I spent the next half-hour picking at Patrick’s snooker skills and clothes, anything I could think of. He seemed to take it as flirting, though I tried hard to make it sound sincere. I then got a conniving idea. In front of Patrick’s confused face, my bitchy claws handed the business card to friend Fabiano. I told him to text me before swanning out of the building.
I got a text a couple of days later: “Fabi gave me ur no. Y did u giv it to him not me?”
The Academic goes to Regent’s Park
I went on a sunny lunchtime to Regent’s Park disguised as Nora Marshall, an “academic”. I took inspiration for her persona from Brenda Marshall in the 1946 film Strange Impersonation, one of the first films in which a female plays a brilliant scientist.
My Nora was a nuclear physicist. Seeing as my own father is one, I had a vague gist of what they did and could wing it quite easily. I made her president of a fictitious organisation and printed off a fake habit survey she could use to approach men. I wore a grey turtleneck and a string of pearls. For some reason, pearls are shorthand for maturity and power. Pearl power. The finishing touch was a pair of glasses, the telltale accessory of a heavy reader.
I spotted a man on a park bench who was entranced by his mobile screen. He made absent-minded circles in the air with his polished brogue. I perched next to him, brandishing my clipboard.
“Good afternoon. I’m Nora.”
“I’m the president of the Society of Plutonium Protection and I’m conducting a habit survey with the public. Would you care to answer a short question?”
“Um, why not.”
“Wonderful. What’s your average seafood consumption per month and what species do you consume?”
“Um, I’m partial to a prawn bhuna at the Indian once a month. That’s about it.”
We giggled at his answer and I went on about the dangers of plutonium in molluscan shellfish. Then I said: “You know, I have a personal question also. Do you think men find highly intelligent women intimidating?”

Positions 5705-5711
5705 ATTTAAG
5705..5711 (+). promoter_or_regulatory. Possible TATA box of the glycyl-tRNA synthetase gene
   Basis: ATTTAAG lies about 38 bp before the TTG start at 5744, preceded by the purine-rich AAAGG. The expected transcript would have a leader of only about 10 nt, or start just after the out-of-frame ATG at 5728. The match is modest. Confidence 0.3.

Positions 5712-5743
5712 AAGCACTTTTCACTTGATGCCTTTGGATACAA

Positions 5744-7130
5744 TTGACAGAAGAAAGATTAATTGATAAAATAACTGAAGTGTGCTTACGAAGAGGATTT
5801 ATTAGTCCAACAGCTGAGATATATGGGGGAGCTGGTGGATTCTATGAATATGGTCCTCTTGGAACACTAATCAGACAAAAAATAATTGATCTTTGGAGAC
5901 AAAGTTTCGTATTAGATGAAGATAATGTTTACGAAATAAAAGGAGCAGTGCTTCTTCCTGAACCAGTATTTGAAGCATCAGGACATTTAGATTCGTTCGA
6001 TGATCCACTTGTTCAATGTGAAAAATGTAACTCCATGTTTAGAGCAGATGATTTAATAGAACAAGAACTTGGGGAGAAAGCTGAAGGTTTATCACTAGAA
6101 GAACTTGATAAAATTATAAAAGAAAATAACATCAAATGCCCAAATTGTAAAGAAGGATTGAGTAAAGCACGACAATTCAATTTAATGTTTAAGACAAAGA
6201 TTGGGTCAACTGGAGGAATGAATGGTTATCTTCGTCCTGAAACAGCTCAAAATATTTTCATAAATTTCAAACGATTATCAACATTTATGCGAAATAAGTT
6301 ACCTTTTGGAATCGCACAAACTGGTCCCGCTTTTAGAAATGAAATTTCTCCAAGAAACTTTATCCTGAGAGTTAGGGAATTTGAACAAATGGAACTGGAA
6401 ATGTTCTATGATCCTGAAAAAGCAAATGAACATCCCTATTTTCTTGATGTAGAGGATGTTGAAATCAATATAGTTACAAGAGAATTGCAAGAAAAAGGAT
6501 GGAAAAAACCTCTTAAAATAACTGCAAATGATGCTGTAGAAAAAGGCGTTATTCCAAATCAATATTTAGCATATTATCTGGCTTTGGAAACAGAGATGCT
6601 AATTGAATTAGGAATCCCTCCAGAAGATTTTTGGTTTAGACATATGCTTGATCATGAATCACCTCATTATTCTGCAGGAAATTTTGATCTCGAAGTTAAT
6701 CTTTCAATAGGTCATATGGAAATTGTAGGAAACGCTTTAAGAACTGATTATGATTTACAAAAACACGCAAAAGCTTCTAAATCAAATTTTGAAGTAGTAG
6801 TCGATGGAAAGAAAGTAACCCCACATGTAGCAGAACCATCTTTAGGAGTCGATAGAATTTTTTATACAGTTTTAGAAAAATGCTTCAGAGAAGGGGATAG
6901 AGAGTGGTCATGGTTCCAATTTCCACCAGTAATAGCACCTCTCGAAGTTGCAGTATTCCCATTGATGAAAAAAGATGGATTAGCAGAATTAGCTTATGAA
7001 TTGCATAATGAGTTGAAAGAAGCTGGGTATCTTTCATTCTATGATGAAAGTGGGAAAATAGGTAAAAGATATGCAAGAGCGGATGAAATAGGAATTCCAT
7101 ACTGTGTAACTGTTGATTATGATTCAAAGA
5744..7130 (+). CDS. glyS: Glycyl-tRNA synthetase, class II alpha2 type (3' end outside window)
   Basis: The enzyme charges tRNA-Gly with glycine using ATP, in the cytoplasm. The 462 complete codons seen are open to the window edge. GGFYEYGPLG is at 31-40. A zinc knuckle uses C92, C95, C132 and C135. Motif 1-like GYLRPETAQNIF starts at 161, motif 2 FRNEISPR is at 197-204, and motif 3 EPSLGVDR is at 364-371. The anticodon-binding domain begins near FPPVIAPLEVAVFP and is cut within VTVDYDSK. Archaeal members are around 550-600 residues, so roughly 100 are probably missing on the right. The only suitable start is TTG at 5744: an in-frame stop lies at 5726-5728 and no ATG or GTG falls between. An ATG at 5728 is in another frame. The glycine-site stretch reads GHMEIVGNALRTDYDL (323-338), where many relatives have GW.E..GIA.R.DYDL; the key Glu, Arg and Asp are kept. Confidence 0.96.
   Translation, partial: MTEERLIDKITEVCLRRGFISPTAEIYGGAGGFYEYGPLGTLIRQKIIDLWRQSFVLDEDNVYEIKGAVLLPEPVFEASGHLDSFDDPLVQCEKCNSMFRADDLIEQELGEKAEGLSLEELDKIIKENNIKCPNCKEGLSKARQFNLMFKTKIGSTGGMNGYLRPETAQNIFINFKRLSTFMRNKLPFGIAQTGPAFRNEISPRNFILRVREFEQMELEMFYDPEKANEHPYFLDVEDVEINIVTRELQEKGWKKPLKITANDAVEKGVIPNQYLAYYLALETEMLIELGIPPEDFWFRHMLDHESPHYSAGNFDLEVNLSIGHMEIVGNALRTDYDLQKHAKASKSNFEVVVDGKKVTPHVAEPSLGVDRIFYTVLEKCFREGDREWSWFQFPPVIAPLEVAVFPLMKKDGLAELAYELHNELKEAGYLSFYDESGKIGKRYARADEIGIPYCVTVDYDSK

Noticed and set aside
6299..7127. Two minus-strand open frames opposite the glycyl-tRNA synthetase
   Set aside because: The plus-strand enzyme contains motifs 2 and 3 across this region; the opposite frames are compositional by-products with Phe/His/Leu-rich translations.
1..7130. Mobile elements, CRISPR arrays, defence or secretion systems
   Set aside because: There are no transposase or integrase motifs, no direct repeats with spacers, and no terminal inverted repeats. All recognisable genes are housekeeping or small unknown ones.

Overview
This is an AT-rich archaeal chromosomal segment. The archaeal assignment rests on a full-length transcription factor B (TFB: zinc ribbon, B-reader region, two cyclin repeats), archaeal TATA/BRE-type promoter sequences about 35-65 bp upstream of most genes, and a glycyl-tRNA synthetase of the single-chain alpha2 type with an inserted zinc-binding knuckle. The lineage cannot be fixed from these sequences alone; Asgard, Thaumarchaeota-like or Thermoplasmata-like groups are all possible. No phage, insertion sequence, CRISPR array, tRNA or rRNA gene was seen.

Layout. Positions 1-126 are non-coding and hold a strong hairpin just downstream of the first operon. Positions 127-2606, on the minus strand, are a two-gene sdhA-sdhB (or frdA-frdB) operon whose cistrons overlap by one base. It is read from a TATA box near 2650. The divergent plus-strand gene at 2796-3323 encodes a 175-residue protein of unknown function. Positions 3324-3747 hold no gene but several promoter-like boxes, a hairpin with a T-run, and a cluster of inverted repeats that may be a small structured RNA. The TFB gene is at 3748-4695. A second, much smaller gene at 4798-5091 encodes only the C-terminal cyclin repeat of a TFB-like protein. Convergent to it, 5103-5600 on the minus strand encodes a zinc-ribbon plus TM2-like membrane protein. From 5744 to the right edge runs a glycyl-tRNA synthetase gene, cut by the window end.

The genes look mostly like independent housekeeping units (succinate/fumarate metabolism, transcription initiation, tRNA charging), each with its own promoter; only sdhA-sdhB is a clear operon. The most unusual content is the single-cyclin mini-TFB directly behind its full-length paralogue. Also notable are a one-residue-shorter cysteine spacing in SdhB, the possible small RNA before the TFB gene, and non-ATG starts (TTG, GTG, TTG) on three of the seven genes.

“I don’t. But I think some men’s minds are quite phallic. They want to be the informers. The probers. They like to give information. They like women who have receptive minds, like empty vessels. It’s like brain intercourse.”
“Oh! So an intelligent woman would have a phallic mind. A mental strap-on, like a rhino charging towards the men, scaring them off?”
“That’s a good metaphor. But I find stupid women intimidating. People with no imagination are the scary ones.”
I told him how much I had found the conversation intellectually stimulating and slipped him my business card saying I’d like to stay in touch. Alas, Nora got no texts from Christophe. She had been hoping for an offer of a prawn bhuna date at least.
The Androgyne goes to the pub
Marlo Jolly was an androgynous character I created. I took inspiration from Marlene Dietrich in the 1930 film Morocco. My Marlo took on the role of the man in classic dating etiquette — buying the drinks, holding open the doors. In contemporary language, Marlo would most identify with the term gender-neutral. But this language was not invented in the time of Dietrich so I wanted to simply call her the straight “Androgyne”.
I went to a pub and waited at the bar, my hands shoved into my men’s trouser pockets, the braces tugging on my shoulders. My hair is short, brown and “boyish”. To my right was a pleasant-looking bald man, moon-faced with knuckly hands splayed on the bar. I deepened my voice a semi-tone as I spoke to him. “I’m getting a pint of Guinness, do you want one?”
“Ugh. That’s kind. Nah, I’ll get you one, love.”
“No. I’ll get them. And I’m Marlo, not love.”
“Sorry. Keegan. If you insist, I’ll have a half.”
“You’ll have a pint. No silly girly half!”
I ordered the beers and attempted to spark up a conversation while we waited.
“I wonder why cocktails are more associated with women?”
“’Cause women are exotic and fruity and dainty.”
“Exotic? Elaborate, please.”
“Well, men are quite ordinary and women are sort of spruced-up versions of men.”
“Why are men the ‘ordinary’ ones? You know we all start out as female as embryos. Then, after three weeks, some embryos will release testosterone and become male. That’s why men have nipples. For three weeks you were female. You’re actually a genetically modified, spruced-up version of a woman.”